Former BBC reporter Patrick Howse speaks to those inside the corporation after Byline Times asked the BBC about its lack of coverage of Jennifer Arcuri’s new revelations of a four-year sexual affair with the now Prime Minister
Jenifer Arcuri’s new revelations about her affair with Boris Johnson have gone largely unreported by the BBC.
The story appears to have everything – sex, betrayal, abuse of power, lies told in high places – so, on the face of, it is somewhat surprising to find it covered only grudgingly, and at the margins of the BBC’s huge range of output.
It is, however, completely consistent with the corporation’s desperation to avoid a fight with the Government, and has roots going back far further.
Some point the finger at Millbank, the offices of BBC Politics, while others believe that it comes from higher than that and that the Director-General himself is playing a role here.
Whoever is behind it, it translates into a narrative which …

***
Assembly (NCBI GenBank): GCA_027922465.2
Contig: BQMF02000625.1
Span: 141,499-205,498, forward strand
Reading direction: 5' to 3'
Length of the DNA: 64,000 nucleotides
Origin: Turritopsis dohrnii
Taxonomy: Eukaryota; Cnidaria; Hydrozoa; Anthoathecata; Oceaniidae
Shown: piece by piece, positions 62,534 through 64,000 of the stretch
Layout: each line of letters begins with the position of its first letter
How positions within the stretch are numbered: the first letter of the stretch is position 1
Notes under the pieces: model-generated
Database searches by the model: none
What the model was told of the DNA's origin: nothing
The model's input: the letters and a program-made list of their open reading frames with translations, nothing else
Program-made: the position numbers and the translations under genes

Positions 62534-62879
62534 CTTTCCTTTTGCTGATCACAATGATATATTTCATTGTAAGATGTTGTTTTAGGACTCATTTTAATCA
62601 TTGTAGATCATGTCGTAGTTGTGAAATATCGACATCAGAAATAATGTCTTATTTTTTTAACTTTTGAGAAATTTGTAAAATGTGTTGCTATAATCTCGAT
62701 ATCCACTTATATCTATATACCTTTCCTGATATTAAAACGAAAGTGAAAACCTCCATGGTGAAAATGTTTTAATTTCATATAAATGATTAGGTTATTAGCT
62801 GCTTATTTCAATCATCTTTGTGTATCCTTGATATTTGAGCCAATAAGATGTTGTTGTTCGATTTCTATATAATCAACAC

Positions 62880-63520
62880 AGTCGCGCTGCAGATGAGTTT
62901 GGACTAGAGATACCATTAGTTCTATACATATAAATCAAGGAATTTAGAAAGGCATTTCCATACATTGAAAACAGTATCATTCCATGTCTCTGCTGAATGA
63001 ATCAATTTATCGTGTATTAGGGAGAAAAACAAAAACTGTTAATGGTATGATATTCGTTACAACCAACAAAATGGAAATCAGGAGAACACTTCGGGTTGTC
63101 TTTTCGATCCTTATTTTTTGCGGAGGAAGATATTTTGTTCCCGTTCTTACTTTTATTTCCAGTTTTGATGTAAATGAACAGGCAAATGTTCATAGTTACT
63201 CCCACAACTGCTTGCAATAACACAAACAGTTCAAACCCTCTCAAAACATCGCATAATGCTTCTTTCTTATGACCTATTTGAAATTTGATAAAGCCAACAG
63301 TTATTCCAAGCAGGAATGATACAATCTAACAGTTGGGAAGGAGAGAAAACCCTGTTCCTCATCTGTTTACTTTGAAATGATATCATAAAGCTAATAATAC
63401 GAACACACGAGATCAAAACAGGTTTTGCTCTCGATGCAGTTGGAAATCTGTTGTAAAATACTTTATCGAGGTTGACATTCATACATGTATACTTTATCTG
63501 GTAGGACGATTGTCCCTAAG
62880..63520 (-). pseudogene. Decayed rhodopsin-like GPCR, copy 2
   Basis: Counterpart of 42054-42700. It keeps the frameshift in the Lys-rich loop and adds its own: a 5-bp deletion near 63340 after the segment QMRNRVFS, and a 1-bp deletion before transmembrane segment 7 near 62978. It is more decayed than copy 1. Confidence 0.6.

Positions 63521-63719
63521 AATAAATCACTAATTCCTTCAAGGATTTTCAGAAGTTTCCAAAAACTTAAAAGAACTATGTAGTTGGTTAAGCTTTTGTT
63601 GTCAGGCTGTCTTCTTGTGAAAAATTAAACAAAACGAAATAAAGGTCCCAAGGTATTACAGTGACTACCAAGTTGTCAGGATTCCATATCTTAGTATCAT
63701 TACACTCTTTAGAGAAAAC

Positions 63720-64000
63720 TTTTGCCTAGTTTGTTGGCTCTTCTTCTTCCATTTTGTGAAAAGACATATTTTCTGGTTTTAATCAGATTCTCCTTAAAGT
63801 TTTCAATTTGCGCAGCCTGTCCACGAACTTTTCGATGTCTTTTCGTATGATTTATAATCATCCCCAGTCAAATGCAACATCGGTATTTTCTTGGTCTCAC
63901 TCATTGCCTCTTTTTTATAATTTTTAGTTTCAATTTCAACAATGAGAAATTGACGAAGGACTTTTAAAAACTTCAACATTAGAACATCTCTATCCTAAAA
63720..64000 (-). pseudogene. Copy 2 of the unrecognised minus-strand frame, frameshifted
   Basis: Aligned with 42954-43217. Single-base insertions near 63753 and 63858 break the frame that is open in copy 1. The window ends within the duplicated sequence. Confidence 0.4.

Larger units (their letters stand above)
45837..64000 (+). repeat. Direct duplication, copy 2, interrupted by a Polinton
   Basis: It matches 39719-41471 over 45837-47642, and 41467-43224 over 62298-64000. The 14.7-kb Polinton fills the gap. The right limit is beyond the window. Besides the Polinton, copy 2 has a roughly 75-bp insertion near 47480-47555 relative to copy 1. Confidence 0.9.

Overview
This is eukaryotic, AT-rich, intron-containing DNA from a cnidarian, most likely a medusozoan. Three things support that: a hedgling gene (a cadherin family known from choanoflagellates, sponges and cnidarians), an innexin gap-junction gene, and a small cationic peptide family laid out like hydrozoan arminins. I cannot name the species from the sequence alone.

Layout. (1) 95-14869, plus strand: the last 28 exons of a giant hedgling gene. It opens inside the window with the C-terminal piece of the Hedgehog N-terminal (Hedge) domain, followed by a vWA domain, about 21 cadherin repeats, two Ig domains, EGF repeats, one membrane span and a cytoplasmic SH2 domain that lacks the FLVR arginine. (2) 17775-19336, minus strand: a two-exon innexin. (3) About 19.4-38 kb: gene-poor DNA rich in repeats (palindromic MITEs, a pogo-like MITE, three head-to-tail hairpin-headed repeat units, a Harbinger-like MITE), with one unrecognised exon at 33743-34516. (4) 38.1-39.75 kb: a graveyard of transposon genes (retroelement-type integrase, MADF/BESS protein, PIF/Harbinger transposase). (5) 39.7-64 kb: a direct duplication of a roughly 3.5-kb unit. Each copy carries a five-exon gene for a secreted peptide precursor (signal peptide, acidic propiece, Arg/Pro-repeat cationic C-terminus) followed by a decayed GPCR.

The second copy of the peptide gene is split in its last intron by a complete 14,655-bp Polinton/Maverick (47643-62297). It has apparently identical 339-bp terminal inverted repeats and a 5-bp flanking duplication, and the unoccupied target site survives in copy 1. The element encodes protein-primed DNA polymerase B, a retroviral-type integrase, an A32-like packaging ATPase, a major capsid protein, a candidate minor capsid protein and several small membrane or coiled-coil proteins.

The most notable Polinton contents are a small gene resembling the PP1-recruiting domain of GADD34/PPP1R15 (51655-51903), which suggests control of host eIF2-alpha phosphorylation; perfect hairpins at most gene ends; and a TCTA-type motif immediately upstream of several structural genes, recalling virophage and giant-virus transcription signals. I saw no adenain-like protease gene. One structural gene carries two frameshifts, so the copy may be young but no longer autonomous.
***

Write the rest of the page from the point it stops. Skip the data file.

- Starts off with dismissal – ‘oh, that’s not a story’.
- It then moves onto ‘well, that might be a story, but it’s not for us to break it’.
- Lastly then onto (a few days or weeks later) ‘oh, that’s an old story – we all know that already’.
But the BBC’s big political hitters haven’t wanted to touch this and other stories with a bargepole – presumably being too busy retweeting what Downing Street tells them about how marvellous everything is.
There are of course some Conservative appointees in the BBC’s upper echelons – including the Director-General himself and the Chairman. So it is possible that this is some sort of attempt to suppress anything damaging to the Government, at least to some extent.
However, it is more likely that this all comes from fear. Top BBC managers are absolutely terrified of the Government and are bending over backwards to appease it.